Our Own Hometown Clown

         (with exclusive interview)


Another unique and happy childhood memory shared by many of us who grew up in our little town in the 1950s or early 1960s was our very own hometown clown known as Jazzbo (or Jolly Jazzbo).
Born May 13, 1927, and a resident of Oceanside for over 36 years from the age of 18 months until 1965, Edmund A. Tester, Sr. was almost a native of our little town. He lived at 33 Fairview Avenue, one street south of Davison Avenue (behind the library). Tester was a member of OHS's class of 1946.



Click here to read Newsday's extensive obituary, and read more about Jazzbo below.


He started his career as a circus clown and was soon performing with well-known entertainers, Abbott and Costello, Martin and Lewis, Jack Benny and Eddie Cantor. He is also a magician, an artist and a writer. But most of us knew him only from his appearances as Jazzbo at local events in our little town and in the streets of our community in its popular, annual Memorial Day parades from 1947 to 1960, usually in his colorful clown car (pictured below) that was known as the "JAZZMOBILE," a 1930 Model A Ford that Jazzbo told me bought in 1953 for $65.

Jazzbo (at right) under the big top (probably in the late 1960s)  ̶  heading for the moon!

Two years after our Roadside Rest became Nathan's, the "Kiddieland" amusement park area next door was taken over by Jazzbo, and it was renamed "JazzboLand." From 1961 until it closed in 1965, Jazzbo operated the little amusement park and appeared there regularly entertaining the local kids.



JazzboLand, circa 1964


The following 2004 article, published by the now defunct Oceanside High School Alumni Association in its newsletter, Spindrifter, tells us a great deal that we probably did not know about Jazzbo.

Jazzbo's promotional flyer, used in the 1950s
Courtesy of Edmund "Jazzbo" Tester



 Source: NY Times, © 1958


In 2007, the day before his 80th birthday, I had the great pleasure of interviewing Jazzbo by telephone at his home in Suffolk County, Long Island. I found him to be utterly charming and delightful, quite cheerful, talkative, sharp, energetic and enthusiastic about his time in Oceanside, his many memories and his life, then and now, despite some troubles from time-to-time. (Jazzbo, his now late wife, Margie, and their now late son, Edmund, Jr., all battled cancer.)

The 80 year-old Jazzbo told me he remembers everything and he proceeded to prove it. Here are selected parts of our conversation:



I believe many people of Oceanside remember you fondly, and that they would enjoy recapturing some of those memories by reading about you on the worldwide web. And I believe you deserve to continue to be remembered. Tell me, how did you get the name, “Jazzbo”?


I was a very sharp dresser in school ... so the other fellas called me 'jazzy.' After I started clowning in jr. high, someone introduced me in a show as “that man about town, that great Jazzy Bo.”



What were some of the unusual things you did when appearing in our Oceanside Memorial Day parades?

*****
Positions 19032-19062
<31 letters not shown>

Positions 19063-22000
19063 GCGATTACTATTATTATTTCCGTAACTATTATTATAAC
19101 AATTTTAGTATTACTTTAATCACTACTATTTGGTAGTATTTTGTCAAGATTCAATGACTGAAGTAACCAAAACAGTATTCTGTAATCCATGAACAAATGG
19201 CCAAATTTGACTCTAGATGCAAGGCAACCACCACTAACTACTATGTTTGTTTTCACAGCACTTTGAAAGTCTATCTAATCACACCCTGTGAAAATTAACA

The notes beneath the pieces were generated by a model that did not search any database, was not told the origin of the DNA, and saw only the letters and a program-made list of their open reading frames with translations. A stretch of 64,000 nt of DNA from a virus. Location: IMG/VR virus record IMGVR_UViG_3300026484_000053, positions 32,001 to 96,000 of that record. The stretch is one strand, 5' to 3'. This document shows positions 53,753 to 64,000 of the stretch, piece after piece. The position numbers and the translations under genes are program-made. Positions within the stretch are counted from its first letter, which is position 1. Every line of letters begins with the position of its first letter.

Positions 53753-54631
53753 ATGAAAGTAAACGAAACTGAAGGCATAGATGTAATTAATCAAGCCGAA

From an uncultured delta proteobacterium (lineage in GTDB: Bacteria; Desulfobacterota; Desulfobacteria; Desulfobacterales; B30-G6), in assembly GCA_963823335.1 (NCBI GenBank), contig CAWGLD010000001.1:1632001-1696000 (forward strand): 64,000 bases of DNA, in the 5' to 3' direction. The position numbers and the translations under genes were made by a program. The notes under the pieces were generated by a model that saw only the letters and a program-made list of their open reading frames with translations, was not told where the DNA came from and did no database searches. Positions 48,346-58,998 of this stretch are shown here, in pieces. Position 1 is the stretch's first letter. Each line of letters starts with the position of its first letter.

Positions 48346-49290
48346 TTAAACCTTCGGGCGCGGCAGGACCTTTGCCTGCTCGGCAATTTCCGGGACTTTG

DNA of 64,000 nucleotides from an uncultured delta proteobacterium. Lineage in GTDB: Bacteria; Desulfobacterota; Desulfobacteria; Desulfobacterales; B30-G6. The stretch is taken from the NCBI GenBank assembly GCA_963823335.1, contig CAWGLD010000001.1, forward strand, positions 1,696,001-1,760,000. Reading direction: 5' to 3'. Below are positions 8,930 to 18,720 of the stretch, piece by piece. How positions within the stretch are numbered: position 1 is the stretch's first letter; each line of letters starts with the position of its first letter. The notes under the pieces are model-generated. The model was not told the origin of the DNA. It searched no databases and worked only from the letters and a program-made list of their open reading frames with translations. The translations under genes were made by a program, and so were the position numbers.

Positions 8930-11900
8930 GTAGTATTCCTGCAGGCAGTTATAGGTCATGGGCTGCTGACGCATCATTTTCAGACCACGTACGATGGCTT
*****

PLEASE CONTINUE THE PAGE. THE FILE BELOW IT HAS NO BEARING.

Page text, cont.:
In the early days of the parade after WWII, I created floats for it, like Iwo Jima. Sometimes, I wore costumes other than my clown clothes, for example, General Douglas MacArthur.



Did anyone pay you for that?


No, it was all volunteer work, a labor of love.



How were you able to drive the "JAZZMOBILE" with those big clown shoes on?


With great difficulty. It wasn’t easy.



What other types of community or other local events might people remember seeing you at in the 1950s?


Mostly Kiwanis Club events. Once, I appeared as the Frankenstein monster. In 1957, I also organized the first daytime community-sponsored Halloween celebration for the Oceanside Recreation Department. I appeared at children’s birthday parties all over New York, New Jersey and Connecticut.



Why was your identity kept secret when you played Clarabell?


I made personal appearances as Clarabell for several years when Bobby Nicholson* was playing him on the TV show. Bob Smith wanted the world to think there was only one Clarabell.



One last question. How would you like to be remembered by the Oceanside residents of the 1950s, particularly the kids?


If I left my audience laughing, I was happy. I loved Oceanside.


We loved our little town, too, Jazzbo. You were an
important part of its history. And we remember you.


On behalf of our class, 1960 Sailors Association Inc. has arranged for Jazzbo to receive, as our gift, a copy of the pictorial history book, Oceanside, autographed by the author, our friend, Richie Woods (class of 1976).

Ed Tester (sans clown make-up) and his now late wife, Margie, on the occasion of their 60th wedding anniversary, October 4th, 2006.

Photo courtesy of Edmund "Jazzbo" Tester


EDITOR'S NOTE: A search through available internet and other published sources identified only three actors who played Clarabell during the history of the Howdy Doody Show from 1947 to 1960 (or subsequently), none of whom were Edmund Tester. The most famous was Bob Keeshan (who later became Captain Kangaroo), and then there were Bobby Nicholson and Lew Anderson (in that order).


2012 UPDATE on JAZZBO: The photograph at right was published in Newsday on October 4, 2012. It features Edmund Tester (our Jazzbo) still performing at age 85,  appearing, as he often did, as Oliver Hardy in a recent re-creation of a scene from the 1933 Laurel & Hardy classic, Sons of the Desert.  (At Tester's left is his friend, Larry Wolff.)


 Photo credit: Newsday/Audrey Tiernan


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